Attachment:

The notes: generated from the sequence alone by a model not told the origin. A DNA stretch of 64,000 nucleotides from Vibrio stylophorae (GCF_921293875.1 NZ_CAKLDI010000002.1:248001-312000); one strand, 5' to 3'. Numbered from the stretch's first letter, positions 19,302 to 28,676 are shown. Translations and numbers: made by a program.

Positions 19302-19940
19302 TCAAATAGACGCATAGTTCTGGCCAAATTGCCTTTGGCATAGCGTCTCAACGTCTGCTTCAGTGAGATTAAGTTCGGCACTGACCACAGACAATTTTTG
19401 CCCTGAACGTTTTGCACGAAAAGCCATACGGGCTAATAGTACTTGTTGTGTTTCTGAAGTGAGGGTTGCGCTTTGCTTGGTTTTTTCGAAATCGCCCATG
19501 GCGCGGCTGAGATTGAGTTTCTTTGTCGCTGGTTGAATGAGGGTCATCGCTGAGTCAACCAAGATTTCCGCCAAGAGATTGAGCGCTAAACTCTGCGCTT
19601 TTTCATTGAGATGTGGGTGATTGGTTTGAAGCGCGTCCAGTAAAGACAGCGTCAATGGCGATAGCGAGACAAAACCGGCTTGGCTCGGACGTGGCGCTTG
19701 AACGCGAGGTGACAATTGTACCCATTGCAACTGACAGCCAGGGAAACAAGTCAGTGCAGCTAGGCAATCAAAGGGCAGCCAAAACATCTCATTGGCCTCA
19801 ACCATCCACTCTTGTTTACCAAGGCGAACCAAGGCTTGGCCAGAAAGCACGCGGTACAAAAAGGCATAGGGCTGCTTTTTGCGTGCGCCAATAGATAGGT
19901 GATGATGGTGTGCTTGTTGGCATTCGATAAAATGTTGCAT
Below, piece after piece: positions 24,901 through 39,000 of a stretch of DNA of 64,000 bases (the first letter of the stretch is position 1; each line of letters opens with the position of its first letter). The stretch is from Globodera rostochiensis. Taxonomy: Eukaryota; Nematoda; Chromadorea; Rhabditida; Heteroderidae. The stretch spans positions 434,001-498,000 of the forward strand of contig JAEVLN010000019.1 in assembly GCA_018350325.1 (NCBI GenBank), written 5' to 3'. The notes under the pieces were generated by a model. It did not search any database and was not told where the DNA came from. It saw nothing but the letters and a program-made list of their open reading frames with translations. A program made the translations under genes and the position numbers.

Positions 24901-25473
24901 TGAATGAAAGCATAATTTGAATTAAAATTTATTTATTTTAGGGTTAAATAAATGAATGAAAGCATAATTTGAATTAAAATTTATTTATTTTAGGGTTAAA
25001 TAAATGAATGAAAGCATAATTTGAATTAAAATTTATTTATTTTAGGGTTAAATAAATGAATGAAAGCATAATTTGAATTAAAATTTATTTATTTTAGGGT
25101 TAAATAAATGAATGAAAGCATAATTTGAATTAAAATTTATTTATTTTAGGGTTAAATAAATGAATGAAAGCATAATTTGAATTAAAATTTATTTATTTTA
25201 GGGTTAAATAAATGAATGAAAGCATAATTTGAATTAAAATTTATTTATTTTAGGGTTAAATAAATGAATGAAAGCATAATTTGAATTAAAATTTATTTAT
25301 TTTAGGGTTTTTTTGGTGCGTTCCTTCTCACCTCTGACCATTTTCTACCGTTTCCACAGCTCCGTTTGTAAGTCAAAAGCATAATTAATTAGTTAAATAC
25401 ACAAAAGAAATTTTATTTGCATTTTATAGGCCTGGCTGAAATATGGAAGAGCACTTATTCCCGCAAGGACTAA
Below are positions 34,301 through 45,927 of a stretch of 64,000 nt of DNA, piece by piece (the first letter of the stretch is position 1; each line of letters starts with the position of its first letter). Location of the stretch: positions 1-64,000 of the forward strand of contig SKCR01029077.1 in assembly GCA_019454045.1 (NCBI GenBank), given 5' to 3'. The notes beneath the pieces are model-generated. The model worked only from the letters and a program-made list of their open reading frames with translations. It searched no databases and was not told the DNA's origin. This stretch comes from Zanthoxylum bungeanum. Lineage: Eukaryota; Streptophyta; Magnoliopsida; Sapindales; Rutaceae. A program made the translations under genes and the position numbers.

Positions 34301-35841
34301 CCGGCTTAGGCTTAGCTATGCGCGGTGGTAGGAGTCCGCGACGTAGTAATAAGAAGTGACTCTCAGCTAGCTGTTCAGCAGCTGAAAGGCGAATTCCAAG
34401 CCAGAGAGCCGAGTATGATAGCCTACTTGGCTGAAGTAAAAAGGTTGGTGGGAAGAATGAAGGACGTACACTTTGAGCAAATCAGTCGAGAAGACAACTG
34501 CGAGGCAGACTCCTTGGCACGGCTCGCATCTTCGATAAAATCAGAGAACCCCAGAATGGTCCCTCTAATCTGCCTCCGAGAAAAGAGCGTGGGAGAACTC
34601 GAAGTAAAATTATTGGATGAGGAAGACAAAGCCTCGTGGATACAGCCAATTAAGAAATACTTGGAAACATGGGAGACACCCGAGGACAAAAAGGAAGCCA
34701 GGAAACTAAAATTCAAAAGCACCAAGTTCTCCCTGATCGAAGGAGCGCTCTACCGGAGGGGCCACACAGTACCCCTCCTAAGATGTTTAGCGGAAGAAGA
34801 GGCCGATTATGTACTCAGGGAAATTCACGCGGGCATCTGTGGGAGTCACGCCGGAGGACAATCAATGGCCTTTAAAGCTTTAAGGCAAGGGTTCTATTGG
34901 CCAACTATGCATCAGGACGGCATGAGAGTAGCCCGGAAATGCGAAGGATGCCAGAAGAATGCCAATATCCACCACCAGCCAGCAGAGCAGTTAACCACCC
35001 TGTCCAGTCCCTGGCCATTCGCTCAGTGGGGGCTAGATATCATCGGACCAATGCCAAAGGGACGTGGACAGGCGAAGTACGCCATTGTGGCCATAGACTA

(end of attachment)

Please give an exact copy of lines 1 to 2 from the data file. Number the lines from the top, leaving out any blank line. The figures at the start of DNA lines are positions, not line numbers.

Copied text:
The notes: generated from the sequence alone by a model not told the origin. A DNA stretch of 64,000 nucleotides from Vibrio stylophorae (GCF_921293875.1 NZ_CAKLDI010000002.1:248001-312000); one strand, 5' to 3'. Numbered from the stretch's first letter, positions 19,302 to 28,676 are shown. Translations and numbers: made by a program.

Positions 19302-19940